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HOME : Russian Icons : Russian Icons : Triptych Featuring the Virgin
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Triptych Featuring the Virgin - PF.5981
Origin: Russia
Circa: 19 th Century AD
Dimensions: 11" (27.9cm) high
Collection: Russian Icons
Medium: Oil on Wood Panels

$8,500.00
Location: United States
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Description
Russians inherited the tradition of icon painting from Byzantium, where it began as an offshoot of the mosaic and fresco tradition. During the 8th and 9th centuries, the iconoclastic controversy in the Orthodox Church called into question whether religious images were a legitimate practice or sacrilegious idolatry. Although the use of images was in the end permitted, a thorough distinction between profane art intended to depict reality and sacred art designed for spiritual contemplation was established. Certain kinds of balance and harmony became established as reflections of divinity, and as such they invited careful reproduction and subtle refinement rather than striking novelty. Although this philosophy resulted in a comparatively slow evolution of style, icon painting evolved considerably over the centuries. Unlike the pictorial traditions of the west that aspire towards increased realism and naturalism, the essence of Russian icon painting is not about the representation of physical space or appearance. Icons are images intended to aid in contemplative prayer, and in that sense, are more concerned with conveying meditative harmony than with laying out a realistic scene.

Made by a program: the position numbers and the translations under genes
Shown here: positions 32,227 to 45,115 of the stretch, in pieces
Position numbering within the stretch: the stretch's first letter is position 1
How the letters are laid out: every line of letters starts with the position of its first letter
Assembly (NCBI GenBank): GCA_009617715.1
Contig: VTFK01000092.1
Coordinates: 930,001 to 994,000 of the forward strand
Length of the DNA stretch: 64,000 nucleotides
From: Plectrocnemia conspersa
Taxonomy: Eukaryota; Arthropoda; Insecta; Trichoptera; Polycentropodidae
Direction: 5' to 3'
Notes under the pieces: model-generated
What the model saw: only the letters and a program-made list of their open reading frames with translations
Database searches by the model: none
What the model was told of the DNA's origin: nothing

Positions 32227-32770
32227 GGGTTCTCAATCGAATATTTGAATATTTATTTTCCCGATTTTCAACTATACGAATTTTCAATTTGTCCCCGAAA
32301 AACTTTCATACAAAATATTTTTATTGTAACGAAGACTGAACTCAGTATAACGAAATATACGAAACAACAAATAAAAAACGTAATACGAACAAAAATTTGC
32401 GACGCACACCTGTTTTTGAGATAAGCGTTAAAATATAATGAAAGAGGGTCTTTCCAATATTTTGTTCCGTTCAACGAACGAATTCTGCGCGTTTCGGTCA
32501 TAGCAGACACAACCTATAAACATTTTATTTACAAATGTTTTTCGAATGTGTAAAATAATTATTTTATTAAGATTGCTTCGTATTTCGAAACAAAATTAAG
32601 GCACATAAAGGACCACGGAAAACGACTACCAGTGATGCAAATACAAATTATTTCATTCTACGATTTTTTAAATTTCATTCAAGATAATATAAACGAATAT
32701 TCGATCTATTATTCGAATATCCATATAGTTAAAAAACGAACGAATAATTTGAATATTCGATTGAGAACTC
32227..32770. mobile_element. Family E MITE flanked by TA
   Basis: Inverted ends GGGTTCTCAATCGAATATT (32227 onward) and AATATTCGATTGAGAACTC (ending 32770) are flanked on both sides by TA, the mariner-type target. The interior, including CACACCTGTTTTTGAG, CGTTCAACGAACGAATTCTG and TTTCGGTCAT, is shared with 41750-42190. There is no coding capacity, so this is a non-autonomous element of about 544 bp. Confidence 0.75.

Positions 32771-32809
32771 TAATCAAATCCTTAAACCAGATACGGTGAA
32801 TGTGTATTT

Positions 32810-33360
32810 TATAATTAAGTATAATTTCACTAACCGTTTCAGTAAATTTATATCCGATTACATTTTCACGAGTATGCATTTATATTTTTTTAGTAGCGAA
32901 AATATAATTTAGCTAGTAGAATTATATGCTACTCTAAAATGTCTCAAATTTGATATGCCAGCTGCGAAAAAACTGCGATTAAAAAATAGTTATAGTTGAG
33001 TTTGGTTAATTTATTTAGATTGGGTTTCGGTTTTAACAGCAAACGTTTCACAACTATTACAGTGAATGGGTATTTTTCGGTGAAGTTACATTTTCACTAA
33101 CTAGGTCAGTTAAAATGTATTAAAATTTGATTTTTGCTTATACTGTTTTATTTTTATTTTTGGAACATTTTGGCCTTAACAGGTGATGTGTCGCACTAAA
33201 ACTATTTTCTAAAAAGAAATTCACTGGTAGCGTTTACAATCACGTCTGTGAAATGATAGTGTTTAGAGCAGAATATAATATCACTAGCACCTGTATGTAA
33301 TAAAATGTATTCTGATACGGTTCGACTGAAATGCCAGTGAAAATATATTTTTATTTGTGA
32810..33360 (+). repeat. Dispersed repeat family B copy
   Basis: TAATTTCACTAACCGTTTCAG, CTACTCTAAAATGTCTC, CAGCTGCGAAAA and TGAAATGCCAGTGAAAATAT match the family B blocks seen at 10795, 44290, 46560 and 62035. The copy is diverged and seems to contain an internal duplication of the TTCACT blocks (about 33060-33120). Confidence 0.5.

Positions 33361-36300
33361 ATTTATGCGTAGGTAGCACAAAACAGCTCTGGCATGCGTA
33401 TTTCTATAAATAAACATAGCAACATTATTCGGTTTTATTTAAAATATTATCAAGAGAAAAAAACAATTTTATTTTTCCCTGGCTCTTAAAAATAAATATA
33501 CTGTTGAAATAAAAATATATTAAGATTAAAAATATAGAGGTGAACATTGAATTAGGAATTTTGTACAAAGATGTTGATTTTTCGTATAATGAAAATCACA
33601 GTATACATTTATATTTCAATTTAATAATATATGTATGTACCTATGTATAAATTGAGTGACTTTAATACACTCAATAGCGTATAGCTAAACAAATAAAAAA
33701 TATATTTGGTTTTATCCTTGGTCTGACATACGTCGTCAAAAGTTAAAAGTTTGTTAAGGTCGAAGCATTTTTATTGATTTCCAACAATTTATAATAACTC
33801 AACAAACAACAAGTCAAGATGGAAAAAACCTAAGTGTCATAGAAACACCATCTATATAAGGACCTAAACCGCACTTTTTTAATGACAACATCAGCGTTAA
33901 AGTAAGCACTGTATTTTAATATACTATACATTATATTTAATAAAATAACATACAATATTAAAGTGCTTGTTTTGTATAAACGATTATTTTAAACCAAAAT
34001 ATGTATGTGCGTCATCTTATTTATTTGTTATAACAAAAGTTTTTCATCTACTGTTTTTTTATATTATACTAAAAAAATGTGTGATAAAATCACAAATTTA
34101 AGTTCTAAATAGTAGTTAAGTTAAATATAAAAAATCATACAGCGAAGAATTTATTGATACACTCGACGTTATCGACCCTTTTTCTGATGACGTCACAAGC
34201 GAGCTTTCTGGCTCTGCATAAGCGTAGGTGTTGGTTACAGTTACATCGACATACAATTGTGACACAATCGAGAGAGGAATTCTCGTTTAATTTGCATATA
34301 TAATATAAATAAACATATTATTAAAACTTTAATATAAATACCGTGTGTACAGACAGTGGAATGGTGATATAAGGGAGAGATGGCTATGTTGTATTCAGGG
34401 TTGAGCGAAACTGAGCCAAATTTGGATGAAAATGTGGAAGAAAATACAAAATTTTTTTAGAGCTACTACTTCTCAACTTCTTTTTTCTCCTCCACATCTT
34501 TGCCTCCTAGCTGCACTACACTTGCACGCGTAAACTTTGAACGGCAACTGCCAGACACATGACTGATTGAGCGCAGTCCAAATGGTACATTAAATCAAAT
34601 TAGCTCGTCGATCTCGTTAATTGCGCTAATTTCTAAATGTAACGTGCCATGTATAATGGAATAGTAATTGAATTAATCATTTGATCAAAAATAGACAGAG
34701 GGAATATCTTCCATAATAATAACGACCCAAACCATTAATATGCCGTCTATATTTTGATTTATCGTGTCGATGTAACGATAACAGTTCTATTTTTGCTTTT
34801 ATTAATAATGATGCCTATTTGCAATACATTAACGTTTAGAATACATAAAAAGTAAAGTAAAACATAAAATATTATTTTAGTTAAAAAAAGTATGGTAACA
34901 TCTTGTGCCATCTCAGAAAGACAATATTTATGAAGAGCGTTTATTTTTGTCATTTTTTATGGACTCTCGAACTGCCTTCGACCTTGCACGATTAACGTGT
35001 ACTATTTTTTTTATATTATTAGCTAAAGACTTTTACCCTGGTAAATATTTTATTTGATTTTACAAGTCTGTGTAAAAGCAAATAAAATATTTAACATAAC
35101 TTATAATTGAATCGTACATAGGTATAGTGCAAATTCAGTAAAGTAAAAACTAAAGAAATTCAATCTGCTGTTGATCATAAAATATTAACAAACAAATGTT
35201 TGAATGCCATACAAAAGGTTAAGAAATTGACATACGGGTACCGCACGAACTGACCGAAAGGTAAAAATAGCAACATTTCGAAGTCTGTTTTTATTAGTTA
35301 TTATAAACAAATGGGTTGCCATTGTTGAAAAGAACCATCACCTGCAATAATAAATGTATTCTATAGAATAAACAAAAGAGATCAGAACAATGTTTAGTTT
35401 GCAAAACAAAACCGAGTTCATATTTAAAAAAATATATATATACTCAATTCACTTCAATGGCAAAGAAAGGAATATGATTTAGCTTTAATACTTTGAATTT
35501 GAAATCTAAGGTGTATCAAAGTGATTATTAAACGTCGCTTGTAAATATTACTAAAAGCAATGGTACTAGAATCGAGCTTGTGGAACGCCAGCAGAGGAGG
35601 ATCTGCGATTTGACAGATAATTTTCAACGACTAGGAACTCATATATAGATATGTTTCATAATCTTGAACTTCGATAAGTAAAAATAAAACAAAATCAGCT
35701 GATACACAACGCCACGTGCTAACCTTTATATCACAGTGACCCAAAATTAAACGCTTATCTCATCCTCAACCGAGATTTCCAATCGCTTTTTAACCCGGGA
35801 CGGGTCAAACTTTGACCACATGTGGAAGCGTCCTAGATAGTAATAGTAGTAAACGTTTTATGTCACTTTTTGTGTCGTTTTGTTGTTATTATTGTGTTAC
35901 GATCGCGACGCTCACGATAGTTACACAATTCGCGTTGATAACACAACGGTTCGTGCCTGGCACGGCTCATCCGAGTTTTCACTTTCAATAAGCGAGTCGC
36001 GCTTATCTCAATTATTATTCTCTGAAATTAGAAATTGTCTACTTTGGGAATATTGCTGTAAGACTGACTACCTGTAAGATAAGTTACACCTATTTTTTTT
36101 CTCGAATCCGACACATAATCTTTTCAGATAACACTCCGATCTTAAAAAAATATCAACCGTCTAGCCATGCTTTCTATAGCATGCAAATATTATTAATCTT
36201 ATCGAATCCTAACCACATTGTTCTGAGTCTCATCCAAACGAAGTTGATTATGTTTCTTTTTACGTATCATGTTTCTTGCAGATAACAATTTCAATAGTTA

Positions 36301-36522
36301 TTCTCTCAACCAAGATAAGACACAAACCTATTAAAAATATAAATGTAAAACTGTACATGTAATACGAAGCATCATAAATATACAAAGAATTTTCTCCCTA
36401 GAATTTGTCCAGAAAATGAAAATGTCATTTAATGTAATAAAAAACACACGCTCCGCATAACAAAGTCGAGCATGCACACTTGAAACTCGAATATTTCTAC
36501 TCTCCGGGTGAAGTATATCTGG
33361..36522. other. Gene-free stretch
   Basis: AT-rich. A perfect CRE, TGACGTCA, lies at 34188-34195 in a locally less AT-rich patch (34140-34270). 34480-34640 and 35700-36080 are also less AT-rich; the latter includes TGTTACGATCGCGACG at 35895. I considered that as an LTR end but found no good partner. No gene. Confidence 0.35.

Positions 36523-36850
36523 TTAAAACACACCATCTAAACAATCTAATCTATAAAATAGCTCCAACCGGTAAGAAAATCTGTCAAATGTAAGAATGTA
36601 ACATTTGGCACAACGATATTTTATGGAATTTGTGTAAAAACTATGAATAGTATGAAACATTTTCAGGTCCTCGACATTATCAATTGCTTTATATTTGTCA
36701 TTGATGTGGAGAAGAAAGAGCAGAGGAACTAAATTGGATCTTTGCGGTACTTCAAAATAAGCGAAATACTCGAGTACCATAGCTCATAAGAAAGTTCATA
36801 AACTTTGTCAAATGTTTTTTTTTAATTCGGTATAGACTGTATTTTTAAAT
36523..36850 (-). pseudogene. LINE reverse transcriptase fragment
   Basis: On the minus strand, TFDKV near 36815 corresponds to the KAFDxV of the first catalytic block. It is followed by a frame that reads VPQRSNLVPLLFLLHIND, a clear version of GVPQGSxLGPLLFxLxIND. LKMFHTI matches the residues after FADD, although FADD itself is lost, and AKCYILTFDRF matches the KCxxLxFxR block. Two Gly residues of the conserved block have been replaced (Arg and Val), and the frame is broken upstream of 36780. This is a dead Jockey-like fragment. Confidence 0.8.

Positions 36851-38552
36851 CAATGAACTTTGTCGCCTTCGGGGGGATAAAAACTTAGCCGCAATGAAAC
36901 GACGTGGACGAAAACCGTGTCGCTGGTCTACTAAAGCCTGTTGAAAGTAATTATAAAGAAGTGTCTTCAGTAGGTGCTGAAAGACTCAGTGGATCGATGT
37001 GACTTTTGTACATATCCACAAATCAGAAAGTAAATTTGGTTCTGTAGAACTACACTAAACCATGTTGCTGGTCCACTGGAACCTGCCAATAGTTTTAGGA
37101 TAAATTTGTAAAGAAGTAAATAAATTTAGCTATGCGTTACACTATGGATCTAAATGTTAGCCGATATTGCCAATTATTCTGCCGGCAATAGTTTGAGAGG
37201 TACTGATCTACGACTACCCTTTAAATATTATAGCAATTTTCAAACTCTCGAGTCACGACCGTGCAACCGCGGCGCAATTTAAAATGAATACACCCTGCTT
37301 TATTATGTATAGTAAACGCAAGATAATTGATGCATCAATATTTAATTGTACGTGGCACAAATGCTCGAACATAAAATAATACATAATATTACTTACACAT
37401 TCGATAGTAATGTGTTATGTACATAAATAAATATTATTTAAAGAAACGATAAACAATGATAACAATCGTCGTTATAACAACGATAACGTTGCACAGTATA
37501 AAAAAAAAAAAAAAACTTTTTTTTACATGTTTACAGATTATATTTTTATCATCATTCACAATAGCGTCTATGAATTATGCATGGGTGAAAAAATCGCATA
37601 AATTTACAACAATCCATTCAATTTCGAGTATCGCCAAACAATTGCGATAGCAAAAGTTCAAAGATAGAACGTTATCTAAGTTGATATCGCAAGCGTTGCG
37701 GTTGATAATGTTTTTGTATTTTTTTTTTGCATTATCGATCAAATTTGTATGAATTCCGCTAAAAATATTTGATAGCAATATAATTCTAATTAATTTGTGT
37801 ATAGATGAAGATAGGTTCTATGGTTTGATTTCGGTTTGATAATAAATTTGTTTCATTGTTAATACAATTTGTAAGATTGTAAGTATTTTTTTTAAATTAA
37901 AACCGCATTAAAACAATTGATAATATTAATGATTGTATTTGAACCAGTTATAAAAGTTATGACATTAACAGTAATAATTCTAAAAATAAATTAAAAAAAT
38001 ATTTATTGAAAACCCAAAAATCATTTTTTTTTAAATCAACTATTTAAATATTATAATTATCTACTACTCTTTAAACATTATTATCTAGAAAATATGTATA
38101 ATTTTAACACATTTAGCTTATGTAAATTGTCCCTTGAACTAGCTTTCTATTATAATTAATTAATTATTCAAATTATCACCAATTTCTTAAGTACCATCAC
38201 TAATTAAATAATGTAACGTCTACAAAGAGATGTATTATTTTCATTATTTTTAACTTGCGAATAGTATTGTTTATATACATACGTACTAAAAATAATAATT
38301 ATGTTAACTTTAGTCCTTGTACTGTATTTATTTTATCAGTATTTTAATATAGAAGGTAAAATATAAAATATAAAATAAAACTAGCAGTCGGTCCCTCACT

When the side panels of this triptych are closed, the wonders of the interior are concealed. Unlocked and opened, the glorious image of the Virgin Mary is revealed. A gentle light emanates from around her head, defining her divine nature. The side panels depict scenes of saints aiding the elderly and poor. On the left, an unidentified saint, possibly Zachary, covers an old man with a robe. The old man reverently looks toward the Virgin as he comforts a young man who appears to be ill, holding his hand to his chest. On the right wing, St. Mark guides the gaze of a youthful follower to the central image of Mary. The side panels, when folded, serve to protect the painting for travel while when open they reiterate and reinforce the dominant depiction of Mary. Naturally, the Virgin stares out at us, the viewer. She draws us into the work, and captures our attention. In case our eyes wonder, the scenes in the wings return our focus to their Virgin through the figures’ adoration. Thus as the sick and elderly turn to Mary for guidance and salvation, so do we.
- (PF.5981)

 

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